Interference: Equation versus Reality

I’m a physics teacher and I got stumped by a question: On the AP Physics exam there is an equation X=m(lamda)L/d. Its the distance between the central band and the mth order band. It obviously assumes the distance between each band is the same. I’ve seen pictures online (and tried it myself with a diffraction grating and laser) and the larger the m order band the more apart they are. Why is this discrepancy?

My suggestion is to go and understand the derivation of the formula and you’ll have your answer. There are assumptions behind the formula. I’m surprised that your AP teacher did not know the answer.

It’s a small-angle approximation.

Can I ask a yes or no question. Is there ever a situation with interference patterns where the distance between ALL bands (0 to 1, 1 to 2, 2 to 3 and so on) are constant?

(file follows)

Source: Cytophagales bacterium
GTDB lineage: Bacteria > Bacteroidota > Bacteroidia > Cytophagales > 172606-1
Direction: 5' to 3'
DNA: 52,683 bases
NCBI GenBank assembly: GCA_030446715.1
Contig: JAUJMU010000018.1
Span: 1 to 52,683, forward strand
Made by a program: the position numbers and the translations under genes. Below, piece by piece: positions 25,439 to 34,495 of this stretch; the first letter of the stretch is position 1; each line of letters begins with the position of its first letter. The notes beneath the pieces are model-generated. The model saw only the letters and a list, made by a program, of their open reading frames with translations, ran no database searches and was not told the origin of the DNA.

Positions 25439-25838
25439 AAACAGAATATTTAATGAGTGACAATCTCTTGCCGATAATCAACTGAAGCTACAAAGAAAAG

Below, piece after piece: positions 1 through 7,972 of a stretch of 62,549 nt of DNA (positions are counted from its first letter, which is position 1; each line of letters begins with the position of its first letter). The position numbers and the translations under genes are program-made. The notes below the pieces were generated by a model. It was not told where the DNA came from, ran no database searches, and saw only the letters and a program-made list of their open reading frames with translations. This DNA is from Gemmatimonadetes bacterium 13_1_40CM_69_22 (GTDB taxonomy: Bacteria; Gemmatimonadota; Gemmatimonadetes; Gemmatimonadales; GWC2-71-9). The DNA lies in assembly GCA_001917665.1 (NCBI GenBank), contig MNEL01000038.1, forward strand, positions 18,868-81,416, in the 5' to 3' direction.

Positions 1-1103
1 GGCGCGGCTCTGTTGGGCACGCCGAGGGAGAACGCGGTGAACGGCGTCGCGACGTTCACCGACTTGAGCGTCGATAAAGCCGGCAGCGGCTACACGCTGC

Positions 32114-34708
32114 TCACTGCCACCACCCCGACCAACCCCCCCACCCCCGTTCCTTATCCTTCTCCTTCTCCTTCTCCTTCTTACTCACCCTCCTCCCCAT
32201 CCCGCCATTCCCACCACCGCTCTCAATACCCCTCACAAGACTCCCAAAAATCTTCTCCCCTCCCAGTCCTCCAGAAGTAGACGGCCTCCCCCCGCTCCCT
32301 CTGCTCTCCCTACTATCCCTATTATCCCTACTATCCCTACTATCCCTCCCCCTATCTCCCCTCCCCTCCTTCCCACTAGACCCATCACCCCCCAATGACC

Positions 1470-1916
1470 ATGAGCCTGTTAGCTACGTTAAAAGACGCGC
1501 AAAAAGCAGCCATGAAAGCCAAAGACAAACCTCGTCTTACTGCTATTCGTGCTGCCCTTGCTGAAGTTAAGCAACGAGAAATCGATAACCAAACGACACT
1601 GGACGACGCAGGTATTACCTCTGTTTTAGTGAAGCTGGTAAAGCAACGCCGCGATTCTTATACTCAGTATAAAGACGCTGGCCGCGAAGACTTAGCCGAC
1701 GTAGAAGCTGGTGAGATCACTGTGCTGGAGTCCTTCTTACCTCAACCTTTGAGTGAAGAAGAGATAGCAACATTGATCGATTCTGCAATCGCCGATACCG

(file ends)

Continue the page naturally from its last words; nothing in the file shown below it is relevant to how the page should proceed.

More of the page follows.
As measured how? Along the wall?

The answer is the same as above - the small angle approximation.

I’m sure you could design a ‘wall’ that was curved appropriately so you could measure a constant distance between bands, even without the approximation. It’d be hella tricky, but I’m sure it could be done.

For what it’s worth, we did the same experiment in high school, and got nearly constant distances between bands (for the first few bands, and for small angles). Just remember that the distance between bands must be negligible compared to the distance from the diffraction grating to the wall for this to work.